Report on the Seminar to discuss: Should issuer-supplied Liabilities Waterfall Models be
Ref. Ares(2017)3025174 - 16/06/2017
a transparency requirement for ‘qualifying‘ securitisations?
Held at Laytons Solicitors, 2 More London Riverside, London SE1 2AP at 2pm on Monday 27 April 2015
Attended by interested global securitisation industry participants under the Chatham House Rule
1 Some Definitions
Issuer Supplied Liabilities Waterfall Model
Liabilities Waterfall Model
ISLWMs would be required to be disclosed as one of several criteria for
and BCBS/IOSCO co
2 A set of benefits was agreed:
1. The Requirement would facilitate a useful formal and transparent process for checking the liabilities waterfall
and to flush out errors and problems – which have occurred and do occur from time to time.
2. The Requirement would incentivise issuers to ensure the liabilities waterfall is correct because of potential
3. The Requirement would need to specify the need for a full set and full disclosure of input opportunities for the
user to control that would cater for every eventuality the liabilities waterfall states consequences for – and
would be of particular use and importance if the transaction became distressed.
4. ISLWMs would be useful in the event of a dispute between issuer and investor over the liabilities waterfall
where ambiguity was found to exist in the documentation.
There was general agreement that a publicly available LWM showing all possible inputs would be beneficial. 3 A set of key points and arguments was raised:
3.1 The Requirement would be more useful for more complex transactions that would not
On the one hand:
ISLWMs should not make or break whether a transaction is ‘qualifying’ or not – more complex transactions
should be caught and forced out of scope by ‘other criteria’
ISLWMs would provide more value for transactions that fall outside the ‘qualifying’ requirements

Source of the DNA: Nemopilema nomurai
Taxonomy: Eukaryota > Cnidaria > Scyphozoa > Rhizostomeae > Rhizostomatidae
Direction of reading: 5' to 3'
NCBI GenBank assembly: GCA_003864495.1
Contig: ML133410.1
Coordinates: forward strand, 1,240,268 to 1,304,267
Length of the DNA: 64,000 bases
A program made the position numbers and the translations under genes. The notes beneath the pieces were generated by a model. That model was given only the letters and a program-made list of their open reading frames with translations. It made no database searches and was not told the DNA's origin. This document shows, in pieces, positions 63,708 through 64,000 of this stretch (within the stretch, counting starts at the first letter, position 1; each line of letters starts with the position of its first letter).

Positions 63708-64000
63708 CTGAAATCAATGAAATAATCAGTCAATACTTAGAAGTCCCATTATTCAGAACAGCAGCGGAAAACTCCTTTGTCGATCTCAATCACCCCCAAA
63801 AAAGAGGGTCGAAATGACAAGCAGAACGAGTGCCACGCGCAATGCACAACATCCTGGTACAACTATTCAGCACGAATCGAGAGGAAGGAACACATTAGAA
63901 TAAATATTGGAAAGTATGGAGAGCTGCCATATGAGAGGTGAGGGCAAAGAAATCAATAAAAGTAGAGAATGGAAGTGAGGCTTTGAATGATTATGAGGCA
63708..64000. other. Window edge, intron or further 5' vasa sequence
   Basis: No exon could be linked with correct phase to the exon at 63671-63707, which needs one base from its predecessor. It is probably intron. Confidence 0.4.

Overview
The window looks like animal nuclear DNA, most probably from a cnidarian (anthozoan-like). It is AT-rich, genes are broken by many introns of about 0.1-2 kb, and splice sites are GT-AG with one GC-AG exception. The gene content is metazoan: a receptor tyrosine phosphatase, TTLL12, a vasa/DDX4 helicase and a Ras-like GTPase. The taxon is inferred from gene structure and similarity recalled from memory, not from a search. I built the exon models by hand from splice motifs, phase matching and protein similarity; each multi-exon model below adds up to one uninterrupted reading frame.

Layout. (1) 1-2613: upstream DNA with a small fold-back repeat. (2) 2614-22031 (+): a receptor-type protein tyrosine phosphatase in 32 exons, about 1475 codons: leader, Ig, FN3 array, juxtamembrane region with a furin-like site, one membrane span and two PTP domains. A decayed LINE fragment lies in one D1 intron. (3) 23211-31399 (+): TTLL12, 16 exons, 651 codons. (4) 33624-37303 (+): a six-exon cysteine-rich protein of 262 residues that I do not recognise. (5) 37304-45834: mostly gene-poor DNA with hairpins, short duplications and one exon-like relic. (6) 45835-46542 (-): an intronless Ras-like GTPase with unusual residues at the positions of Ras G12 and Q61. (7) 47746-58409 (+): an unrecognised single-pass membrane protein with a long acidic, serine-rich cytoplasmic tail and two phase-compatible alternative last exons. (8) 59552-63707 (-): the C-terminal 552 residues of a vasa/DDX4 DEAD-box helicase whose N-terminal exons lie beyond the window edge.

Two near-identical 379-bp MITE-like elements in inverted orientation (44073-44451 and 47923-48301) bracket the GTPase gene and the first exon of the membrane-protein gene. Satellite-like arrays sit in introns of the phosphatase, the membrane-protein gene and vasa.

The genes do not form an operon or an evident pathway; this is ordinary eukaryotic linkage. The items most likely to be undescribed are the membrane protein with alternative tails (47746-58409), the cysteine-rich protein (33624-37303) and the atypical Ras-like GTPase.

But to counter:
Both Consultation Documents are ‘light touch’ and high level with regard to liabilities waterfall complexity
restrictions so the rationale for inclusion of a requirement for ISLWMs is at least in part:
To give issuers as free a hand as possible to structure the liabilities waterfall as they feel necessary, but
Disclose how the waterfall works in practice in an ISLWM
The implicit alternative would be to further regulate, which might create ‘cliff effects’ – which it is understood that the
industry would like to avoid. 3.2 Reliance by investors on ISLWMs
There was a robust argument on both sides with a conclusion that if the Requirement is a good idea and
introduced, investors are entitled to rely on it.
It was accepted that consideration of investor due diligence requirements was not in scope.
3.3 Additional burden to the issuer
In any event, the issuance process necessarily requires the issuer or agent of the issuer to model the transaction. The
Requirement could result in additional cost to the issuer. This was discussed in the meeting and not considered to be a
high or prohibitive additional cost, neither was the task to meet the Requirement considered to be onerous. 3.4 Existence of more than one LWM could be confusing
It was argued that the existence of multiple LWMs would be confusing. i.e. Which one is correct and why? However, it
was counter-argued that more than one LWM could be helpful. The implementation of a LWM is an objective task.
Therefore each LWM for the same transaction, if correct, should yield identical results given identical inputs. Multiple
LWMs could be checked against each other, identifying any inconsistencies and help flush out errors and differences in
interpretation. 4 The following questions remain unanswered
4.1 Is the Requirement a good idea or would it be better to tighten or employ additional criteria
to restrict liabilities waterfall complexity?
4.2 Should the issuer be responsible for supplying the LWM or is there an alternative